“You can find magic wherever you look. Sit back and relax, all you need is a book."
English is central to our curriculum and every child’s learning journey. Reading, writing and discussion allow us to communicate our ideas, thoughts and feelings and interact with others. It is essential in order for children to participate positively in society. A competent grasp of literacy enables children to flourish in their academic potential and beyond.
Our curriculum develops a pathway from early reading and writing to year 6, where the children have a range of opportunities to become literate and confident readers and writers.
We want the children to see themselves, their community and others reflected in the literature we read and teach. Reflecting diversity in our curriculum and book choices prepares our children to participate in society with kindness and understanding.
When children learn to read, they unlock the ability to acquire knowledge and to access a world of exploration and imagination. They can deepen their knowledge on subjects and follow their own interests as well as providing a gateway to a limitless world of adventures. We want to foster a lifelong love of reading.
At Michael Faraday we believe books are mirrors and windows. As mirrors, children should see themselves in books and be able to relate to the text, which helps to create belonging. As windows, it is vital that the books the children read reflect the rich diversity of the society we live in and help the children to learn about the lives of others through literature.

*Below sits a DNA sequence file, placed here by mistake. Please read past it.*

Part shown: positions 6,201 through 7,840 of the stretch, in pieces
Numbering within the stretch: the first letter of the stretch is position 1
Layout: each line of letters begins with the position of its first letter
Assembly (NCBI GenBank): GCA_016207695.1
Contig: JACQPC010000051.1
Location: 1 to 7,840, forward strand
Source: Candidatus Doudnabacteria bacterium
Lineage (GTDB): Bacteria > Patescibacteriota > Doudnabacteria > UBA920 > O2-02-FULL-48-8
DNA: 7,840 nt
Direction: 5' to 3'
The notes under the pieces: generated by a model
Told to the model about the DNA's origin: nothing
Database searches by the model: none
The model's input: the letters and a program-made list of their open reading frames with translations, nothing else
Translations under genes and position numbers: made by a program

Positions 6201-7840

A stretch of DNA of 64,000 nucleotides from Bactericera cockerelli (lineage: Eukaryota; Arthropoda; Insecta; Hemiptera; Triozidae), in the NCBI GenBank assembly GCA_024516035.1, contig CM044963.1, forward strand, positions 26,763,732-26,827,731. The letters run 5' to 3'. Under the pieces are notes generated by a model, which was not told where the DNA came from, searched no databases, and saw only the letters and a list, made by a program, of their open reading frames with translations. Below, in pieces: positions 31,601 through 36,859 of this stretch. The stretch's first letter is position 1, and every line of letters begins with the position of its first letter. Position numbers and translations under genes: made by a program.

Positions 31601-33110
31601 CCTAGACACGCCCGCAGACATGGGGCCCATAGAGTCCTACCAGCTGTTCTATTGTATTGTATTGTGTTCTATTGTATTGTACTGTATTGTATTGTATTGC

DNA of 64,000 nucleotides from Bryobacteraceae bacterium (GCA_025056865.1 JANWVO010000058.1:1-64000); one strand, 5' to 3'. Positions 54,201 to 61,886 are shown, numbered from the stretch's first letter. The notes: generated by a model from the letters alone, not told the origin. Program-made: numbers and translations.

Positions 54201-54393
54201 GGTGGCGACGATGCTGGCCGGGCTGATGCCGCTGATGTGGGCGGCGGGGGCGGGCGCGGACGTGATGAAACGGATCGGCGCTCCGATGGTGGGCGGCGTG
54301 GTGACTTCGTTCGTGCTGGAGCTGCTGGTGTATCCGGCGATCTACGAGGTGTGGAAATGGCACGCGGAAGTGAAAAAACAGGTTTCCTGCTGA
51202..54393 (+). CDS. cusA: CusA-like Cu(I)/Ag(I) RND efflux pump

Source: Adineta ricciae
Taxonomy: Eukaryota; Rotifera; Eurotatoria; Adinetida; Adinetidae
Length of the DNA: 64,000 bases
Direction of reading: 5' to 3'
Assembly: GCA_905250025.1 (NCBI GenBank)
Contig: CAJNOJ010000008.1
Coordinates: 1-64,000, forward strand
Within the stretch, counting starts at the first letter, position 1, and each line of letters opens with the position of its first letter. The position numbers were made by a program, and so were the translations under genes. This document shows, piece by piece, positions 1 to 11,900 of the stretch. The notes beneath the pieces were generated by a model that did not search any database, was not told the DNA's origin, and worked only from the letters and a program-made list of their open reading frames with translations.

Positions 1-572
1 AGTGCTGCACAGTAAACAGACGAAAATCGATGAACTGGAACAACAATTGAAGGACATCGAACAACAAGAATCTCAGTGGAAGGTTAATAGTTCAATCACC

In Key Stage 2, we follow a whole class reading approach. The aim of this approach is to get the most out of a quality text, to expand pupils' vocabulary and deepen their understanding of the texts they are reading.
In the EYFS and Key Stage 1, we follow the Little Wandle approach for teaching reading.
We have a school library and the children are given opportunities to read for pleasure.
Writing is paramount for children to express their ideas and develop their thinking process. We want the children to write for a reader and know that all writing is a means of communication. We often use real texts as a 'hook' or starting point and we use the Talk for Writing approach to teach writing.
Talk for Writing has three key phases which work together to develop knowledge, confidence and independence in writing:
- imitation: pupils learn and internalise texts, to identify transferrable ideas and structures)
- innovation: pupils use these ideas and structures to co-construct new versions with their teachers
- invention: teachers help pupils to create original texts independently). These tasks aim to improve writing ability by giving the children an understanding of the structure and elements of written language.
Speaking and listening
Language skills are closely linked to improved life chances and social mobility and therefore speaking and listening is a focus in everything that we do to enable children to be able to express themselves clearly. Language matters for behaviour and well-being too, as researchers have found two thirds of young offenders, when assessed, were found to have significant but previously unidentified speech, language and communication difficulties. In school, we give the children a real reason for purposeful talk across the curriculum.
We begin teaching phonics in the EYFS, and children are taught according to 'Little Wandle Letters and Sounds Revised."
Below are overview documents from the phonics programme. They show the order the sounds and tricky words are taught during Reception and Year 1.